Pain Relief Beyond Belief





From Blakey to Brown, Como to Costa, Eckstine to Eldridge, Galbraith to Garner, Harris to Hines, Horne to Hyman, Jamal to Jefferson, Kelly to Klook; Mancini to Marmarosa, May to Mitchell, Negri to Nestico, Parlan to Ponder, Reed to Ruther, Strayhorn to Sullivan, Turk to Turrentine, Wade to Williams… the forthcoming publication Treasury of Pittsburgh Jazz Connections by Dr. Nelson Harrison and Dr. Ralph Proctor, Jr. will document the legacy of one of the world’s greatest jazz capitals.


Do you want to know who Dizzy Gillespie  idolized? Did you ever wonder who inspired Kenny Clarke and Art Blakey? Who was the pianist that mentored Monk, Bud Powell, Tad Dameron, Elmo Hope, Sarah Vaughan and Mel Torme? Who was Art Tatum’s idol and Nat Cole’s mentor? What musical quartet pioneered the concept adopted later by the Modern Jazz Quartet? Were you ever curious to know who taught saxophone to Stanley Turrentine or who taught piano to Ahmad Jamal? What community music school trained Robert McFerrin, Sr. for his history-making debut with the Metropolitan Opera? What virtually unknown pianist was a significant influence on young John Coltrane, Shirley Scott, McCoy Tyner, Bobby Timmons and Ray Bryant when he moved to Philadelphia from Pittsburgh in the 1940s?  Would you be surprised to know that Erroll Garner attended classes at the Julliard School of Music in New York and was at the top of his class in writing and arranging proficiency?


Some answers  can be gleaned from the postings on the Pittsburgh Jazz Network.


For almost 100 years the Pittsburgh region has been a metacenter of jazz originality that is second to no other in the history of jazz.  One of the best kept secrets in jazz folklore, the Pittsburgh Jazz Legacy has heretofore remained mythical.  We have dubbed it “the greatest story never told” since it has not been represented in writing before now in such a way as to be accessible to anyone seeking to know more about it.  When it was happening, little did we know how priceless the memories would become when the times were gone.


Today jazz is still king in Pittsburgh, with events, performances and activities happening all the time. The Pittsburgh Jazz Network is dedicated to celebrating and showcasing the places, artists and fans that carry on the legacy of Pittsburgh's jazz heritage.






Duke Ellington is first African-American and the first musician to solo on U.S. circulating coin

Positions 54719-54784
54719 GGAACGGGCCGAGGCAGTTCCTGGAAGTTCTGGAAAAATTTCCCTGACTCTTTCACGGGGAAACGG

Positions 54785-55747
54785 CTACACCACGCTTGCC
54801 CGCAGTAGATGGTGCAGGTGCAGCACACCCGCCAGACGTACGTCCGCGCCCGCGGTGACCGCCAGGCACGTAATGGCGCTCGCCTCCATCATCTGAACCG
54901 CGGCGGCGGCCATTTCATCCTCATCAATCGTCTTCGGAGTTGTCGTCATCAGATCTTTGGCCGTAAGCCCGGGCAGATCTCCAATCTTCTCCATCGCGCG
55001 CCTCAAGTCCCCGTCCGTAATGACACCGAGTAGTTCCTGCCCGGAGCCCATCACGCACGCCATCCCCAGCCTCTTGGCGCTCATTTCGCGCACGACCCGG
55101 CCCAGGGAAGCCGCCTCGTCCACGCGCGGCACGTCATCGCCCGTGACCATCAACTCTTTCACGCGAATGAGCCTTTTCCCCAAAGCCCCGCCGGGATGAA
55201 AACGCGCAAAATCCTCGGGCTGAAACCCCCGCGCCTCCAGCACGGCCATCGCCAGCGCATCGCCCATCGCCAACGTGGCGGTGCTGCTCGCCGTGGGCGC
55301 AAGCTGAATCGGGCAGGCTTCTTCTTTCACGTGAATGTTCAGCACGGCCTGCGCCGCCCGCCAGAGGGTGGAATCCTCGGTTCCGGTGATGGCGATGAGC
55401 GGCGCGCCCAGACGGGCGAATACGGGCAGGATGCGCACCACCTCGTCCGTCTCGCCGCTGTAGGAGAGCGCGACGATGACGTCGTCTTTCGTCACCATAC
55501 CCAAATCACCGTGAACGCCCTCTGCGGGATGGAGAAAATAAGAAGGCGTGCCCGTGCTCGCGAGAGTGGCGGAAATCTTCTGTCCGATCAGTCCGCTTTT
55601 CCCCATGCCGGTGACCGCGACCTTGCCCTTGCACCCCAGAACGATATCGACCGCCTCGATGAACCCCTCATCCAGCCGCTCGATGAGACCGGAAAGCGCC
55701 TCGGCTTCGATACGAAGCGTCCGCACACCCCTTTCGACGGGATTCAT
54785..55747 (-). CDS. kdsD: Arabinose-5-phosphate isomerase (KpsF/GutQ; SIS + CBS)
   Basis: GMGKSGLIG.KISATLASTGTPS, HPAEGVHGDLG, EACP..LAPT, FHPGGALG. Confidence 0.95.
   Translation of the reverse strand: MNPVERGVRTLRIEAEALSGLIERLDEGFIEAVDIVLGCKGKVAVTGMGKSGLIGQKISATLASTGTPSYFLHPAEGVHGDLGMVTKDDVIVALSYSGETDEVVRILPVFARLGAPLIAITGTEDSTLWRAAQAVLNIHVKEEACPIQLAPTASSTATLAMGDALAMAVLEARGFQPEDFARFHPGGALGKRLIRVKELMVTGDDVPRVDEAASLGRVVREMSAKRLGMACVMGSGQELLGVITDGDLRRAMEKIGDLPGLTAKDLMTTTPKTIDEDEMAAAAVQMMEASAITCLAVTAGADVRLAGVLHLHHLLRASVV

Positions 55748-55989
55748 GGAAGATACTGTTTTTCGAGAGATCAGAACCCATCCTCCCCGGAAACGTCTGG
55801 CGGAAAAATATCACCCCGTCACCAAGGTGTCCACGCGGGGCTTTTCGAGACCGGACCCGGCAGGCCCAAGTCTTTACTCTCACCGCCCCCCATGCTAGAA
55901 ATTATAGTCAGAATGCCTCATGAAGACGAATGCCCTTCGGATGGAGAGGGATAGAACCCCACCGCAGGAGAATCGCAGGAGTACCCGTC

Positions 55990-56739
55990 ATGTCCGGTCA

In Her Own Words

OCTOBER 5, 2018 2:50PM PT

Hamiet Bluiett, Legendary Jazz Saxophonist, Dies at 78

Legendary jazz saxophonist Hamiet Bluiett passed away Thursday at the age of 78, according to the St. Louis American. Widely considered to be one of the greatest baritone saxophonists in jazz history, he was active for more than five decades, performing with Charles Mingus, Babatunde Olatunji, Abdullah Ibrahim, Stevie Wonder, Marvin Gaye and others, and his influence cast a long shadow over the genre.

Bluiett was in Brooklyn, Illinois, near St. Louis in 1940 and studied several instruments as a child, settling on baritone saxophone at the age of ten. He played with various bands throughout his teens and joined the Navy band in 1961. Returning to St. Louis in the mid-1960s, he co-founded the multi-discipline Black Artists’ Group and worked with it for several years.

In 1969, he moved to New York and joined the Charles Mingus Quintet and Sam Rivers’ large ensemble. In 1976 he co-founded the World Saxophone Quartet with Julius Hemphill and Oliver Lake, fellow veterans of the Black Artists’ Group, and David Murray. The group continued with several lineup changes over the following decades (including one with Branford Marsalis), releasing some 21 albums. Along with that group, over the past three decades has also formed and performed with the Bluiett Baritone Nation — made up of baritone saxophones with percussion accompaniment — and the Clarinet Family, a group of eight clarinetists, along with session work.

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Published 03/20/2019   

Oliver Lake Remembers Hamiet Bluiett

The poet composes a lyric farewell for the saxophonist (9/16/40 – 10/4/18)

Knitting Factory, June 29, 1997

Hamiet Bluiett passed away on Oct. 4, 2018. (photo by: Alan Nahigian)


LUIETT!  But, What is his real name?

Bluiett ! Bluiett is his real name

Oh, I thought it was a nick name, because he blew the horn,


man! did he blow the horn

like no one else he sounded

sounded, high, low, long & loud

Bluiett blew with the world, World Saxophone Quartet that is…

Bluiett blew with the spirits, blew with the drums

blew with the things & strings

But, What is his real name?

Bluiett ! Bluiett is his real name

He could also make you laugh

and sting you right after that

he was/is a Soul brother

a natural teacher/preacher

with sounds / words

cosmic teachings

and don’t talk about how sensitive an ear he possessed,

he would say “Lake, I hear changed reeds”

he was observing all the time      all the time

But, What is his real name?

Bluiett ! Bluiett is his real name


the undisputed master of the baritone saxophone

“In this corner”         “In this corner”     baritone saxophone innovator

beep, honk, scream, pray, dance, jazz, inside, outside, meditate, groove, jump!

You had to be ready for him

His mission was to bring happiness & joy thru the music

But, What is his real name?

LOVE   ■


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